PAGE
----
Triple-A Rochester made official its plan to continue operating the beleaguered short-season Batavia Muckdogs in the 2011 season.
This will be Rochester's fourth season in charge of its neighbor ballclub after the Red Wings rescued Batavia from bankruptcy following the 2007 season. Rochester had hoped that it could turn the Muckdogs, one of Minor League Baseball's top licensing clubs, into a success at the gate, but instead has seen attendance drop over the past three seasons while taking a financial hit.
Rochester CEO Naomi Silver had earlier indicated that Rochester was not planning on renewing its agreement with Batavia but recently changed course and decided to stick with the team while it looks for a new buyer.
The Red Wings faced an Oct. 31 deadline on pulling out of its contract with Batavia before the deal automatically renewed. Rochester likely can recoup its losses operating Batavia after the team is sold–as part of the original agreement, Rochester receives 5 percent of the proceeds from the sale.
"We would not want to walk away from the operation, leaving the team at risk of not being able to support itself while awaiting a sale," Silver said in a press release. Our staying will permit the (Genesee County Baseball Club) board the opportunity to seek out a sale of the Muckdogs on terms which will be most beneficial to the Batavia community."
The independent Tucson Toros (Golden League) are expected to announce today their plans for next season, the Arizona Daily Star has reported. Triple-A Portland is planning to relocate to Tucson next season while it awaits a permanent home—owner-in-waiting Jeff Moorad is awaiting a Nov. 30 vote by the city council in the San Diego suburb of Escondido on a proposed $50 million ballpark. (There's some scuttle that the council should postpone the vote if legislators lose their seats in the Nov. 2 election, but the council appears determined to proceed because Moorad is scheduled to make a final lump sum payment before new officials would take office.)
Toros owner Jay Zucker has expressed his interest in operating the Portland club this season at Tucson's Hi-Corbett Field. The Daily Star reports that Portland is likely to play the newer facility, Tucson Electric Park, across town. (Two sources had previously told me that the team was more likely to play at Hi-Corbett.)
The Pacific Coast League has yet to release its 2011 schedule, though PCL president Branch Rickey previously said they have it set so that Portland's location does not impact the schedule.
• New low Class A Hagerstown owners have begun a new team restoration plan by funding a $99,000 overhaul of the playing surface at Municipal Stadium and upgrading its technology network to provide fans with more in-game information, the Herald-Mail (Hagerstown, Md.) reports. With the city's assistance, the team is also renovating home and visitor clubhouses.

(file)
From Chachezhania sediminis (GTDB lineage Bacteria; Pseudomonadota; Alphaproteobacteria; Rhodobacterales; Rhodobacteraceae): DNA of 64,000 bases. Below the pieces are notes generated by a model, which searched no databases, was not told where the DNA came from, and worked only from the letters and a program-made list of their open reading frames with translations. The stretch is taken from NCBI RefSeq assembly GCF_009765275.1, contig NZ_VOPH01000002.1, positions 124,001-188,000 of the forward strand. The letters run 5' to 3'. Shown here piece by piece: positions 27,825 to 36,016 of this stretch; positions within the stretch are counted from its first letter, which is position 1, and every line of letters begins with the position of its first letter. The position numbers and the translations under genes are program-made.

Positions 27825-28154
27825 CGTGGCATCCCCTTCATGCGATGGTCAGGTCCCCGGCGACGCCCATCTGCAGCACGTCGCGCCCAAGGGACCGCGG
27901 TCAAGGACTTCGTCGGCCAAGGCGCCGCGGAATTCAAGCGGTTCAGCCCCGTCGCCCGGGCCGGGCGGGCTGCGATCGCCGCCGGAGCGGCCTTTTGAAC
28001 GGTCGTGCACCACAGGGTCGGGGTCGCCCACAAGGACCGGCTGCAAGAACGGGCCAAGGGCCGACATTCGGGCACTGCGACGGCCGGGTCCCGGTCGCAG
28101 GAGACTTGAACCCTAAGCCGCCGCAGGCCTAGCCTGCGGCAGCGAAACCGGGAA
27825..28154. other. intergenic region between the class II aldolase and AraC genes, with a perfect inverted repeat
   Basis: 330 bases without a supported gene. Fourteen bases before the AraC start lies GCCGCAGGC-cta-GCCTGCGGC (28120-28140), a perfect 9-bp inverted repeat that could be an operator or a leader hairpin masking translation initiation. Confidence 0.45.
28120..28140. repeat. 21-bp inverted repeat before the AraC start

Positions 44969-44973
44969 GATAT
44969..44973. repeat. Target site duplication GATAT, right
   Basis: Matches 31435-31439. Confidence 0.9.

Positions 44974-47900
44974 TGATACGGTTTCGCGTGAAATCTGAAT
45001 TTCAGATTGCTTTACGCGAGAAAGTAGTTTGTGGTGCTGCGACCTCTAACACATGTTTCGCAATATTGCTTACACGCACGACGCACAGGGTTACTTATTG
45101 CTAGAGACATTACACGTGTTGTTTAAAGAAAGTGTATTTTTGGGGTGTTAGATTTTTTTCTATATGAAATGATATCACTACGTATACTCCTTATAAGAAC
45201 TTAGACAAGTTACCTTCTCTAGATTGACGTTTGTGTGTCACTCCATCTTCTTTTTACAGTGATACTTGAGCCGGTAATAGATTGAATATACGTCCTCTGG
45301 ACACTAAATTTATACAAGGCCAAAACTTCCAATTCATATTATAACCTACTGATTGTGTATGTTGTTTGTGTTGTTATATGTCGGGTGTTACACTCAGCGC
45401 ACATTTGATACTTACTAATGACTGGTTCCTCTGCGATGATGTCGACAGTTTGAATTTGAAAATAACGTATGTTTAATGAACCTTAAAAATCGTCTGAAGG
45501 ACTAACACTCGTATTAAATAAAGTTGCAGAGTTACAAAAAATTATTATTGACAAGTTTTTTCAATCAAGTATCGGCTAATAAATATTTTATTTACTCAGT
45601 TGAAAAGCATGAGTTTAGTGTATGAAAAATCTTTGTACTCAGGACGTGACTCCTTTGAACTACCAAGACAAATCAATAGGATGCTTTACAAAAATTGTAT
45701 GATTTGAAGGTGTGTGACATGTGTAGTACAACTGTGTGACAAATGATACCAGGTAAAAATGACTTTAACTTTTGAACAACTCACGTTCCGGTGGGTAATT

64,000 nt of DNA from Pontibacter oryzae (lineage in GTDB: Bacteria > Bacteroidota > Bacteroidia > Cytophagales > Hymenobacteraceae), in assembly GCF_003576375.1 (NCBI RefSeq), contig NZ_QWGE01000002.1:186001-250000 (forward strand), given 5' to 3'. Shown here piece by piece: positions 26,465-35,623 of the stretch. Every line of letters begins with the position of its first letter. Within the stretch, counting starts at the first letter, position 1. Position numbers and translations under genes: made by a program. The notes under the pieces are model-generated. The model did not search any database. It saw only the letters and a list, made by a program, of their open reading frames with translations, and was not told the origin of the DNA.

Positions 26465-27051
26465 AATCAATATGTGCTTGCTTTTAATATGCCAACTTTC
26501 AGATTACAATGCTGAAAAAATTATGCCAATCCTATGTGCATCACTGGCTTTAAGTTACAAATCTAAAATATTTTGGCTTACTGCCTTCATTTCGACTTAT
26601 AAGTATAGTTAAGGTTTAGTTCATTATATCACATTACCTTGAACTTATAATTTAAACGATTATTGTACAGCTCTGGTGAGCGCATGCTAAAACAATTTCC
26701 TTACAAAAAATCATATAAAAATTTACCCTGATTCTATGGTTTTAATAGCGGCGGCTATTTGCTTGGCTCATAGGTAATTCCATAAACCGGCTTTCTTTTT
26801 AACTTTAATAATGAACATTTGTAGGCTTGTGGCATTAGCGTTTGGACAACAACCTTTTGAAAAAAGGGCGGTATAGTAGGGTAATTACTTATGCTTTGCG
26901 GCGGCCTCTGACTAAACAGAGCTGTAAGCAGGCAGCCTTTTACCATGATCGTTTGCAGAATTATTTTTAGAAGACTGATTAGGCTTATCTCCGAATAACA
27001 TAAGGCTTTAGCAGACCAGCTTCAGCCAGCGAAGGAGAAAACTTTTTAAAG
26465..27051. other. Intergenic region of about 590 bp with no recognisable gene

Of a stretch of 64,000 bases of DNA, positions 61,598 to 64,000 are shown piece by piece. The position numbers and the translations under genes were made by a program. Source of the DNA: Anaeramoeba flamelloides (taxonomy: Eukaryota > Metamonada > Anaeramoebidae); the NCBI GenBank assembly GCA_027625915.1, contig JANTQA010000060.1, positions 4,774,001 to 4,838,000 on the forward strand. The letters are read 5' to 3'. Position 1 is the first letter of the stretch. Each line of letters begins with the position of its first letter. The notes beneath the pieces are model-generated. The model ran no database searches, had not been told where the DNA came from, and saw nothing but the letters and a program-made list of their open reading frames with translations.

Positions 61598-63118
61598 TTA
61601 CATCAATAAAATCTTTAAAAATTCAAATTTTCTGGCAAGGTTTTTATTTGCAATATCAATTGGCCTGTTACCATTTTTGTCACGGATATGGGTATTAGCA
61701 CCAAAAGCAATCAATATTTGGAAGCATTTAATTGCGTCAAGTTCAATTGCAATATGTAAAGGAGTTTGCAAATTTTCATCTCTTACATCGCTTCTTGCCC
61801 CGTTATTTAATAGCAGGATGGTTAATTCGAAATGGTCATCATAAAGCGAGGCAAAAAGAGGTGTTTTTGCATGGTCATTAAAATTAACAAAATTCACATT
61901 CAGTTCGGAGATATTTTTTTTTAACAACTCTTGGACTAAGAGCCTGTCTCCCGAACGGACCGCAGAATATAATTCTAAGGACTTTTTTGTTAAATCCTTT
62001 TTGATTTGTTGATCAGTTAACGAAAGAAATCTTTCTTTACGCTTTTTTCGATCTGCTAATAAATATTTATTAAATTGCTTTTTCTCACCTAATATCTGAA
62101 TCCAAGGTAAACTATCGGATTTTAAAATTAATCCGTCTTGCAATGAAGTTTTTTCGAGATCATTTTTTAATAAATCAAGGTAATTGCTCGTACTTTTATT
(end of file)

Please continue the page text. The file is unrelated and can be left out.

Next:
Mandalay Baseball completed the sale of the Suns last month to an ownership group headed by local businessman Bruce Quinn.
John Cook is stepping down from his post as Minor League Baseball's vice president of business operations to return to his Alabama roots, joining the Double-A Birmingham Barons as the club's new director of sales.
Cook, 39, spent six years at Minor League Baseball headquarters in St. Petersburg, Fla. He had previously worked as general manager for high Class A Clearwater. Cook is a 1996 graduate of the University of Alabama.
“John has been instrumental in the development of Minor League Baseball. Through John’s leadership and guidance, our staff has performed at an extremely high level to advance the Minor League Baseball brand and our many initiatives," MILB president Pat O'Conner said. "I appreciate John’s loyalty and dedication for Minor League Baseball and my administration. We will miss his influence in St. Petersburg, but know he will bring a wealth of experience to the Barons’ operation.”
Also joining Birmingham are Demetrius Hubbard as a marketing assistant; Craig Spillman, as director of concessions; Brandon Harms, as tickets manager; Charlie Santiago, who takes on a new role with team as corporate event planner.
The ownership group headed by Padres owner Jeff Moorad has reached a working agreement to purchase the Triple-A Portland Beavers, Portland owner Merritt Paulson announced yesterday.
The sale is pending approval by Minor League Baseball and the Pacific Coast League—Moorad's North County Baseball group already has received approval by Major League League Baseball when it purchased the Padres in 2009. The sale is expected to be completed in early December, before the start of the Winter Meetings on Dec. 6.
Paulson's announcement confirms the inevitable—that the team is leaving Portland. Moorad is planning on moving the club to Tucson for at least one season until a permanent location is finalized. The group is currently negotiating with the San Diego suburb of Escondido on a ballpark/retail project. The Padres are confident an agreement will be reached.